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The Belgian Wout Van Aert won, on Saturday 8 August, the 111th edition of Milan-Sanremo, the first great classic of the cycling season, ahead of the French Julian Alaphilippe, winner last year.
Returning to a very high level, Julian Alaphilippe finally stumbled over Belgian Wout Van Aert who won Milan-Sanremo on Saturday, the first great classic of the cycling season, and deprived him of a second victory. “He really deserves his victory”, greeted the Frenchman, ahead of one wheel at the finish of the longest race of the season, 305 kilometers under a summer sun.
In eight days, “an incredible week” according to the smiling Belgian, Van Aert imitated Alaphilippe who had also won the Strade Bianche then Milan-Sanremo last year. Triple world champion in cyclo-cross before devoting himself mainly to the road, the Belgian won at the age of 25 his first “monument”.
“I’m still happy but it’s a little frustrating to be close to victory,” said Alaphilippe, who ignited the race just like in 2019. It was he who went on the attack on the threshold of the last 6 kilometers, in the Poggio, the last difficulty of the course.
“I knew it would be difficult”
Van Aert, stuck on the Frenchman’s violent acceleration, fell to the top at 4 seconds. But he returned to the descent. “I felt that I had passed the limit,” explained Alaphilippe to the L’Equipe channel. “I waited for Wout and tried to get the best sprint possible. I knew it would be difficult.”
If the first pursuers had the duo in their sights in the streets of Sanremo, they observed an observation time which prohibited them from making the junction, to within 2 seconds. For third place, the Australian Michael Matthews settled the Slovakian Peter Sagan in a group which also included the French Arnaud Démare, one of the few sprinters not to have been left behind in the Poggio.
“It’s the strongest who wins,” said Alaphilippe after completing his most convincing result of the season. Overwhelmed by punctures at the Strade Bianche, where he had been unable to take part in the leading roles, he had a low profile at the start of Milan.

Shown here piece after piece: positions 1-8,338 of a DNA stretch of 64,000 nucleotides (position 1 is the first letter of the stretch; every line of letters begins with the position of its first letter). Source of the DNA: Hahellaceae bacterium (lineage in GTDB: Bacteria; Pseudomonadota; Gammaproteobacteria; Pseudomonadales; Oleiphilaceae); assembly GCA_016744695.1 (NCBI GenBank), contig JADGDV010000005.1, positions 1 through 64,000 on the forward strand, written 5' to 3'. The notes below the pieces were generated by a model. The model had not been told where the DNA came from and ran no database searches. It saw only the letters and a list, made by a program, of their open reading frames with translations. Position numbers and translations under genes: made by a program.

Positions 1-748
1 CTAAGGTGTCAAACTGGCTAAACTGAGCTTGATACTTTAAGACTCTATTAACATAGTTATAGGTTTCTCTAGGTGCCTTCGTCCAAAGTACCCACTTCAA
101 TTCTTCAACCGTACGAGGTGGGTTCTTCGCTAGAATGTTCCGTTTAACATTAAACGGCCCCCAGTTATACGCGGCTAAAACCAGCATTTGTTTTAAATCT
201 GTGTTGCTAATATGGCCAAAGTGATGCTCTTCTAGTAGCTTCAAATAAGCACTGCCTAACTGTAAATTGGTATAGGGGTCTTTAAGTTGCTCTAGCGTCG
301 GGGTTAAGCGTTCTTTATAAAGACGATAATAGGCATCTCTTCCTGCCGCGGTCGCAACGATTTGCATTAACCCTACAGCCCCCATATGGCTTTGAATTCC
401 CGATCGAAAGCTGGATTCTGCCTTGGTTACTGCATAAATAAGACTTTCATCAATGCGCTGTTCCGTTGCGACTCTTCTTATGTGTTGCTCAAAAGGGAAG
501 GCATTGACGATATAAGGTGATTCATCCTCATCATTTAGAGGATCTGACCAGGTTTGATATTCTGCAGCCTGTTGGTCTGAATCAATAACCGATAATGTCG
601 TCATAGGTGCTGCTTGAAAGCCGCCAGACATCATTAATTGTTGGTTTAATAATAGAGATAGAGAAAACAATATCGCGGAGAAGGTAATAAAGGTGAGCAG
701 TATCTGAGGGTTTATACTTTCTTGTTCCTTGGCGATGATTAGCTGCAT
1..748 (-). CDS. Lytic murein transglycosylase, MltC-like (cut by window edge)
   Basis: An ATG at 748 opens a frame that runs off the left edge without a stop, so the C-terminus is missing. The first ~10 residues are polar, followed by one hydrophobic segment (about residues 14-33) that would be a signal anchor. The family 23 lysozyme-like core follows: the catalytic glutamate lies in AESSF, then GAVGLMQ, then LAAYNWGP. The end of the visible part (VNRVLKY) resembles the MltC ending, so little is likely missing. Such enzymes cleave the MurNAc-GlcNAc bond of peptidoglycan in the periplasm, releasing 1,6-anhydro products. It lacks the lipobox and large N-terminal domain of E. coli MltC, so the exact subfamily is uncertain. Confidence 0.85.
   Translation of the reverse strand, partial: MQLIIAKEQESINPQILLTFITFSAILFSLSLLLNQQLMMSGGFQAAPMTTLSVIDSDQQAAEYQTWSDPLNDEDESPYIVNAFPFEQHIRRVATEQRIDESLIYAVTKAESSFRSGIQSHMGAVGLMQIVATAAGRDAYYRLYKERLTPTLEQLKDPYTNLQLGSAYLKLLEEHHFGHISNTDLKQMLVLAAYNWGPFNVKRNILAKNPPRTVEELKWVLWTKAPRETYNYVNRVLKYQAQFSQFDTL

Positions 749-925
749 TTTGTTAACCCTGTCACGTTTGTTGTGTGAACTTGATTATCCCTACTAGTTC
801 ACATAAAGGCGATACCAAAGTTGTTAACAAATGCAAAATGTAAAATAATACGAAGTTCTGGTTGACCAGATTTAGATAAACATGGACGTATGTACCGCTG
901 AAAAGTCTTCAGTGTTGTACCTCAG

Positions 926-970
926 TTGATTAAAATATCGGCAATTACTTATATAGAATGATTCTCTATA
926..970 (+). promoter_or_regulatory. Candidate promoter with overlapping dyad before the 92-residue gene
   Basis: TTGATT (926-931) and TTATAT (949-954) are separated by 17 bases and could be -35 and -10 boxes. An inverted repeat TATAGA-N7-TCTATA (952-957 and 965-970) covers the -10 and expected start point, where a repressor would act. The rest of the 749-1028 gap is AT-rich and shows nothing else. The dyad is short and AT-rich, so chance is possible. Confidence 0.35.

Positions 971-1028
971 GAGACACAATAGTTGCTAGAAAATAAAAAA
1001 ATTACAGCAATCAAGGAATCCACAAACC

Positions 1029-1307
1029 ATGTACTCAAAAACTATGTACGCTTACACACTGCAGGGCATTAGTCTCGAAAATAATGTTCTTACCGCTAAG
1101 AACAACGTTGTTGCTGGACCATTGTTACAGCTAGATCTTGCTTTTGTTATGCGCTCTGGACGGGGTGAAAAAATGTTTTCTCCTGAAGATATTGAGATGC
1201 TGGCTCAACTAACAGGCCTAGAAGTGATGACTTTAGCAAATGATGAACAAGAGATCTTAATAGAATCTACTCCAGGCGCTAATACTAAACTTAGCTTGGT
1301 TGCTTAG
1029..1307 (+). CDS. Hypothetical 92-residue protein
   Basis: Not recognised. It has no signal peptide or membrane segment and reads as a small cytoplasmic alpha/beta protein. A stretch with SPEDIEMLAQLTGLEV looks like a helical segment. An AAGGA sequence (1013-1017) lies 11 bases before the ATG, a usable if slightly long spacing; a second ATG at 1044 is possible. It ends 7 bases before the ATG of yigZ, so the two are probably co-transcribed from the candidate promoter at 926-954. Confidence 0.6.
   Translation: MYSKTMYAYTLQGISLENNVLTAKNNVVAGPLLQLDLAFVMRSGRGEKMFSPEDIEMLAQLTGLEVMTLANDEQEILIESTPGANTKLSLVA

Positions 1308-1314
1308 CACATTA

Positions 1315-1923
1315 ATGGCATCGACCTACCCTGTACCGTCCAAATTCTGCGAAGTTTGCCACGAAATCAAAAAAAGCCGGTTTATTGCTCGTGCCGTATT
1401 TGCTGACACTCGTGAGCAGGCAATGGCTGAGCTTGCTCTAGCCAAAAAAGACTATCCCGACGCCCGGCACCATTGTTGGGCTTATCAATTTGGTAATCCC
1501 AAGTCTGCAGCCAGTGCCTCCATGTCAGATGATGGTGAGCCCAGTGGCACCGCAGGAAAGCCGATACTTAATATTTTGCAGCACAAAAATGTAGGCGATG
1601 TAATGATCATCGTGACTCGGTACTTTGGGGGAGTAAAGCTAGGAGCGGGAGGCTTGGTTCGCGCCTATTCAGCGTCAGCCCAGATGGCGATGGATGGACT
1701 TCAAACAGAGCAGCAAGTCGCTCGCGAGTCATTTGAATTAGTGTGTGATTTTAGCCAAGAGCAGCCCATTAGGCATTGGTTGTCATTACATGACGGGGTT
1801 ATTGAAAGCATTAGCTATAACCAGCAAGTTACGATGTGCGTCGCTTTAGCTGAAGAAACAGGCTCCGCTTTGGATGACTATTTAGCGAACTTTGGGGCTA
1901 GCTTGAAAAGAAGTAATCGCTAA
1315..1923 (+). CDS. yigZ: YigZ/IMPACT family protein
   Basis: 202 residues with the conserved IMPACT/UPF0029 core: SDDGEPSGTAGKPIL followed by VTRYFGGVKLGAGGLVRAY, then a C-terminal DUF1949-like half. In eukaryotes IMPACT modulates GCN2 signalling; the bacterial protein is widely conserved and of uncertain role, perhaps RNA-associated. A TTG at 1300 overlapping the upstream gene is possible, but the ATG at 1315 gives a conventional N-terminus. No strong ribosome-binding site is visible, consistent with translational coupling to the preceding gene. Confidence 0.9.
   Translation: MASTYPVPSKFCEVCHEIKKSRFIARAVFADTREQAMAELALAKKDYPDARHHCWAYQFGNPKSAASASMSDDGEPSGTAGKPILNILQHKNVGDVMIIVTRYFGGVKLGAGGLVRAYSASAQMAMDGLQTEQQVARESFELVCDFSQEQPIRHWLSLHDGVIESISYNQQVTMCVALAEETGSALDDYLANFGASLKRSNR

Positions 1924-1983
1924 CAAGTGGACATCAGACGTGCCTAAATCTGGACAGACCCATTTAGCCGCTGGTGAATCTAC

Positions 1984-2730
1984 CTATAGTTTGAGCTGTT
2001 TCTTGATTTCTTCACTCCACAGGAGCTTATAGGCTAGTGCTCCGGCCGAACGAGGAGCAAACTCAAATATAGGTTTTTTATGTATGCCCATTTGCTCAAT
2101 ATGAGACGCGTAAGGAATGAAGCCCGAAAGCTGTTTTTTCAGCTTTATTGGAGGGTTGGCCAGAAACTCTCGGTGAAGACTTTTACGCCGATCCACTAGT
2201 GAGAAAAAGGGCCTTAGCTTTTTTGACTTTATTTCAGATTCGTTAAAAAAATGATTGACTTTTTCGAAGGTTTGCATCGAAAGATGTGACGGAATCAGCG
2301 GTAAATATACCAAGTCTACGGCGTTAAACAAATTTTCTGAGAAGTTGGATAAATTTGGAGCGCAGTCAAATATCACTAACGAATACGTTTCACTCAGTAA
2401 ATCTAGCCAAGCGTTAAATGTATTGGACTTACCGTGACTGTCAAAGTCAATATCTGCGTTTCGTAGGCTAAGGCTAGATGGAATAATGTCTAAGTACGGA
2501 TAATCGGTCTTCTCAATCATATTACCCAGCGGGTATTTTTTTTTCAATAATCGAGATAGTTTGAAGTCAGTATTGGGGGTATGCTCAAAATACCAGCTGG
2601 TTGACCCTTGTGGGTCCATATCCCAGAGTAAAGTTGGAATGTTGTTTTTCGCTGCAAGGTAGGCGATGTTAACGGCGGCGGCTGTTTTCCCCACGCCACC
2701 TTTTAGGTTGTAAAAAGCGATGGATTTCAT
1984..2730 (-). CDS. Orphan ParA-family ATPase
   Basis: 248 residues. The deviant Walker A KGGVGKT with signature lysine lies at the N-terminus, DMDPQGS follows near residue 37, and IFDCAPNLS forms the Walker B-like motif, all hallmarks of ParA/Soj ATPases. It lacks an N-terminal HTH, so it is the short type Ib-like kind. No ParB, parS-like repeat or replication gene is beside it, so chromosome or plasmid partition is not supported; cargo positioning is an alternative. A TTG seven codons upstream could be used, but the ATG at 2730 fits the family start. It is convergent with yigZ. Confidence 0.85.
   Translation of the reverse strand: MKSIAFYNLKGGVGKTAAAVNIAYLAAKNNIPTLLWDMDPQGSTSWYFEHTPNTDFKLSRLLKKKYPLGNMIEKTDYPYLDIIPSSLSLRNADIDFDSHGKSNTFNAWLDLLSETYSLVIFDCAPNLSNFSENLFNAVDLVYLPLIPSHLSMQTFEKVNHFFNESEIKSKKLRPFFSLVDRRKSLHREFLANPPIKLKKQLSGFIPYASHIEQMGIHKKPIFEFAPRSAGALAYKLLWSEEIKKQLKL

Seven hours later, a very long day, the doubts were removed. “A podium in a monument is good, even if second, it sucks in the eyes of some people,” he said, visibly reassured. “I feel better and better. It’s still a surprise to come so close to victory and it feels a lot of good.”
The best and the worst for Jumbo
Van Aert, congratulated by his runner-up, paid tribute to him: “Julian played very well. He pushed me in the lead. He was in my wheel and I had to set the tempo just enough for the peloton to come back. In the sprint, it wasn’t really won. ”
The Belgian, in the wide register, is however among the fastest, especially after a hard race. Last year, he had won a massive sprint on an uphill slope in the Tour stage arriving in Albi, for his first participation in the Grande Boucle, before falling heavily in the Pau time trial. .
For his team Jumbo, the week alternated the best and the worst. Between the performances of Van Aert and the Slovenian Primoz Roglic, stage winner at the Tour de l’Ain and candidate for the yellow jersey in the next Tour, and also the dramatic sprint of Katowice at the Tour of Poland, where the responsibility of the Dutchman Dylan Groenewegen (provisionally suspended) is engaged.